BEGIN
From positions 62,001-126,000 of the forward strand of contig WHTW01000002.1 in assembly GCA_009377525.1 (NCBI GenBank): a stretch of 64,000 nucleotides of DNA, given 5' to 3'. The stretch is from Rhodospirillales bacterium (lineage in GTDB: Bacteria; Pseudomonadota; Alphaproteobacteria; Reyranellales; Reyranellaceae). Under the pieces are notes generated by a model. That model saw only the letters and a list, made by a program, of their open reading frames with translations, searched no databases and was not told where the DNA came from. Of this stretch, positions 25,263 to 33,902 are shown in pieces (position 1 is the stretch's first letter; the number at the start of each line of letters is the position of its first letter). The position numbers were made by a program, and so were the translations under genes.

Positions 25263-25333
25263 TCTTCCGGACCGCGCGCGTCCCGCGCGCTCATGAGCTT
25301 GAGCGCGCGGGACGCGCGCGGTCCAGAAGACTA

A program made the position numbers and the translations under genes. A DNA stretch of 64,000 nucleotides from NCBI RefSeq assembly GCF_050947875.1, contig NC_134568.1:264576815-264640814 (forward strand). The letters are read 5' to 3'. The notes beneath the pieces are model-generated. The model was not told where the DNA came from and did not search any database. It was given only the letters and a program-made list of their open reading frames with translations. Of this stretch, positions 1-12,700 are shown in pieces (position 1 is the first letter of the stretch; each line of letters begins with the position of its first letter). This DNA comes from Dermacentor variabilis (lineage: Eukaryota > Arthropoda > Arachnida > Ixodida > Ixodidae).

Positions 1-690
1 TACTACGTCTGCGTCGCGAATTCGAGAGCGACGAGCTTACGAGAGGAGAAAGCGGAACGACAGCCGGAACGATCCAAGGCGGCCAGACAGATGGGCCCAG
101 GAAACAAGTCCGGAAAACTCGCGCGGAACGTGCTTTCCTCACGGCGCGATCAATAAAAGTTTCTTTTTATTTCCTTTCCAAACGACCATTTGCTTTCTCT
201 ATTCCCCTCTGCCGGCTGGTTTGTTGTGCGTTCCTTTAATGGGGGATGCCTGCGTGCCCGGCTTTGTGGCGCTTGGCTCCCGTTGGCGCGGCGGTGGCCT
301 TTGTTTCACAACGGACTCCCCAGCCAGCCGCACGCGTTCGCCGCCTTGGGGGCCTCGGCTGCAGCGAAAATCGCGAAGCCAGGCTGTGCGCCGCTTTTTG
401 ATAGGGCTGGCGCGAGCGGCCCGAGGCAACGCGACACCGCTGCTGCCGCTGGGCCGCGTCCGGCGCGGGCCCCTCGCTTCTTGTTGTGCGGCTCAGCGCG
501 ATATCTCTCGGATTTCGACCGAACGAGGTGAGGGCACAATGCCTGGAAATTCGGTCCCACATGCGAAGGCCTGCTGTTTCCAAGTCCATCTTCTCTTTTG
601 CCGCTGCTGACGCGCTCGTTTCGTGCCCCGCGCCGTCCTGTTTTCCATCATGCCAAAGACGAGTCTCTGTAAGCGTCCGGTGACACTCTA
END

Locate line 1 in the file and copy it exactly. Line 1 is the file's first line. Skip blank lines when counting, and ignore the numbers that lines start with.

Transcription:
From positions 62,001-126,000 of the forward strand of contig WHTW01000002.1 in assembly GCA_009377525.1 (NCBI GenBank): a stretch of 64,000 nucleotides of DNA, given 5' to 3'. The stretch is from Rhodospirillales bacterium (lineage in GTDB: Bacteria; Pseudomonadota; Alphaproteobacteria; Reyranellales; Reyranellaceae). Under the pieces are notes generated by a model. That model saw only the letters and a list, made by a program, of their open reading frames with translations, searched no databases and was not told where the DNA came from. Of this stretch, positions 25,263 to 33,902 are shown in pieces (position 1 is the stretch's first letter; the number at the start of each line of letters is the position of its first letter). The position numbers were made by a program, and so were the translations under genes.